The number of ways to incorporate medical marijuana into your daily medical regimen is almost as vast as the number of conditions cannabis can beneficially impact. From glaucoma to symptoms related to HIV/AIDS, and from inflammation to depression and anxiety, the applications for medical marijuana span the entire healthcare field. And nearly as numerous as the ways to use marijuana are the strains available - and the other foods or substances cannabis can be paired or mixed with for optimum efficacy. One newly popular pairing is between medical cannabis and a tasty-but-somewhat-obscure fruit: the tropical mango.
Never tried a mango? You're in good company. Although this fruit is considered to be one of the more luscious of the tropical fruits, it's a more recent addition to most diets. As it's become more widely available, it's also grown exponentially in popularity. The mango originates in India, and healers there have used the various parts of the mango for centuries in Eastern remedies.
Like most fruits, mangoes are low in calories and chock full of nutritional value, particularly in Vitamin A and Vitamin C. And beyond eating a mango all by itself, you can also add this fruit to chutneys, salsas, fruit cocktails, fruity deserts or as juice in a drink. All by itself, mangoes are beneficial to your health. When mixed with cannabis, you can enjoy a double dose of benefit.
Many cannabis pairings evolve around a compound that enhances both additions. Mango and cannabis are no different. Both contain terpenes - an organic compound found in many types of plants. Marijuana and mangoes specifically play host to myrcene terpenes, which represent the scents associated with these and other natural substances. In particular, terpenes are found where CBD and THC are in the plant makeup of cannabis. These terpenes are responsible for slipping THC past the blood/brain barrier faster. Interestingly, mangos share these compounds with cannabis. That means that when mangoes and cannabis are combined, they may be able to deliver a one-two punch against your ailments.
Think about it this way. When you eat a mango, as you would eat any other fruit, its components are dumped into your bloodstream not long after the food reaches your stomach. In the case of mangoes and marijuana being used in close timing with one another, the terpenes released from the mango into your bloodstream meet up with the myrcene terpenes from the THC in marijuana. And in addition to faster bioavailability, this double punch extends the efficacy of both as well.
One way in which the mango and marijuana combination that is particularly important is in how fast your body feels the impact. By doubling the availability of the beneficial properties, you can begin to experience relief faster. And with many disorders - particularly those related to pain and inflammation - this added speed can be an added blessing.
Unfortunately, marijuana has not yet been rescheduled as a Schedule I controlled substance by the federal government. Furthermore, less than half of the states in the US have legalized marijuana. Not only does this situation mean that many patients desperate for relief are left without any access to cannabis, but it also means that research - and important research dollars - are extraordinarily hampered. So while millions of patients can attest anecdotally to the impact of THC and CBD, and while limited studies show promise in its use, the science behind cannabis needs far more attention than it's gotten thus far.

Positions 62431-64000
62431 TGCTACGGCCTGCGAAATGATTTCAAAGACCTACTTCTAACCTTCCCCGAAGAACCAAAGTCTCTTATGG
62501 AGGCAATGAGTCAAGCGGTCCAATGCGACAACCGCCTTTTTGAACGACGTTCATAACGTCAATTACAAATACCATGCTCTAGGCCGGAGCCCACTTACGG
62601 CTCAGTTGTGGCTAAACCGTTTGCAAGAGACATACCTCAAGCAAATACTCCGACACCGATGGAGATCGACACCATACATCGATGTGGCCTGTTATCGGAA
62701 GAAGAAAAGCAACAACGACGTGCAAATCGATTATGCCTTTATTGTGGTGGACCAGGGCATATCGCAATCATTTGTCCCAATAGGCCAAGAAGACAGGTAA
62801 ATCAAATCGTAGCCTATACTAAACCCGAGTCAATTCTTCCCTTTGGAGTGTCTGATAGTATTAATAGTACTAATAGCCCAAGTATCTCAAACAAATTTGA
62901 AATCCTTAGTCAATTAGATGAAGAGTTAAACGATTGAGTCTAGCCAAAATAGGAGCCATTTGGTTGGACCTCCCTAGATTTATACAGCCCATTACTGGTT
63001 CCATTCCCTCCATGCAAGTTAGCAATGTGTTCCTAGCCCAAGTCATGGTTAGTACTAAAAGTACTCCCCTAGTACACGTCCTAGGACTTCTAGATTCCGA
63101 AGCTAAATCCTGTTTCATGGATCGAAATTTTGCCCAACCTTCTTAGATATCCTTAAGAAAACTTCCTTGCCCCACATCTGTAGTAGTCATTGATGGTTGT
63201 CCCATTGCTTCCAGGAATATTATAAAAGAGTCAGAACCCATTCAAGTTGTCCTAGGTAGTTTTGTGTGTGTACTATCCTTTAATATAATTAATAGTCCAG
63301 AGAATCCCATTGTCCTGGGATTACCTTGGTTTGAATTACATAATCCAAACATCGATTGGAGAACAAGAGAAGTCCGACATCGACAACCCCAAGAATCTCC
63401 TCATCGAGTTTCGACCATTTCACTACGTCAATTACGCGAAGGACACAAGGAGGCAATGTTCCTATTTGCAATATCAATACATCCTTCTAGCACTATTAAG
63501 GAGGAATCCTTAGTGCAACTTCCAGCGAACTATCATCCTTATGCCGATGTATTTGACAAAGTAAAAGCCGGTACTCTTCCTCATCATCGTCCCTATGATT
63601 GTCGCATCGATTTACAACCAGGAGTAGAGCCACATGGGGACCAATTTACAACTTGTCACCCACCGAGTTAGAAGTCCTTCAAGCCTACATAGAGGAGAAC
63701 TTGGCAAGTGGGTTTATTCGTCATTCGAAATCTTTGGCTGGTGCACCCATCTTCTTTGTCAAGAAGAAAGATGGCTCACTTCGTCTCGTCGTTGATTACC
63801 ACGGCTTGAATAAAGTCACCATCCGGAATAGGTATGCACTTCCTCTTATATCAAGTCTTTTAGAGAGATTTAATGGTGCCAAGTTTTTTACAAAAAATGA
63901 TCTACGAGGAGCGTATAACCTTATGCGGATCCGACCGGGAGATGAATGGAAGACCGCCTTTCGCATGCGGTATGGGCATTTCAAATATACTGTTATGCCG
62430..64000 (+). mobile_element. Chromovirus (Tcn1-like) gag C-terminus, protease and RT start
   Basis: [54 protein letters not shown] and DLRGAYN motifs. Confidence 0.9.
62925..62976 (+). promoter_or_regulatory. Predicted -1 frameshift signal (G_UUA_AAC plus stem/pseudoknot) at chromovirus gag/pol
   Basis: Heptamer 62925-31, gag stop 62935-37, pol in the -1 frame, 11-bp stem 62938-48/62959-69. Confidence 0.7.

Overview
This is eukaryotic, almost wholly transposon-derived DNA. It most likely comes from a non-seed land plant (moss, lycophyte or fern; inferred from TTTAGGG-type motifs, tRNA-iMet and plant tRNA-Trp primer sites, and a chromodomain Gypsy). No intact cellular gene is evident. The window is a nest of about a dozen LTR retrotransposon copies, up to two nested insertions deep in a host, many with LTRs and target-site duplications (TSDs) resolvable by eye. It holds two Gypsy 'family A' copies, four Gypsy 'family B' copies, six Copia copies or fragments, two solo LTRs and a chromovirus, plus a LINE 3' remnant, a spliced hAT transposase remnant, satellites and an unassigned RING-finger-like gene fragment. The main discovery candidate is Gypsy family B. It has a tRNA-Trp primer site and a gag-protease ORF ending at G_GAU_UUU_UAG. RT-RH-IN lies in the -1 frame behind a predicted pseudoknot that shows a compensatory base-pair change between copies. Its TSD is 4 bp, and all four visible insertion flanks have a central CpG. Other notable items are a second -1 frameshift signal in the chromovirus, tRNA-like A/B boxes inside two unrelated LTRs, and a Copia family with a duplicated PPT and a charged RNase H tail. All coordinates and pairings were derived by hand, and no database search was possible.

Even with a lack in funding and research, previously conducted studies do show promise. Consider findings about reduction in pain from cancer studies, the relief of muscle stiffness in multiple sclerosis studies and the approval of marijuana byproducts for use in FDA-approved medications like Dronabinal and Nabilone.
Though no direct studies have been conducting comparing the effects of marijuana and mangoes, some limited conclusions may be drawn. Of particular interest is a Texas A&M study about mangoes and breast cancer where researchers studied the anti-inflammatory properties of mangoes. As marijuana is also considered to have anti-inflammatory properties, this gives a convincing data point about how the combination of cannabis and mangoes could be beneficial to some patients. Like other combinations, however, different patients may experience far different results.
It's important to discuss how medical marijuana may be beneficial as a part of your healthcare routine with your primary practitioner. Unfortunately, if you live in one of the 27 states that has yet to legalize marijuana, your hands many be tied. If you live in a state considering passing new marijuana legislation, you can get involved in local efforts to support the passage of relevant bills. You may also seek out practitioners in nearby states where marijuana use is already legal. Doing so may run you afoul of your local laws, however, so proceed at your own risk whenever you have marijuana on your person in a state where it is illegal.
If you already do live in a state where marijuana use is legal, you can work with your own practitioner or a specialist who is more knowledgeable about medical cannabis. What has been your experience so far with medical marijuana? Have you had the opportunity to try mangoes and get even more value from your complementary therapies?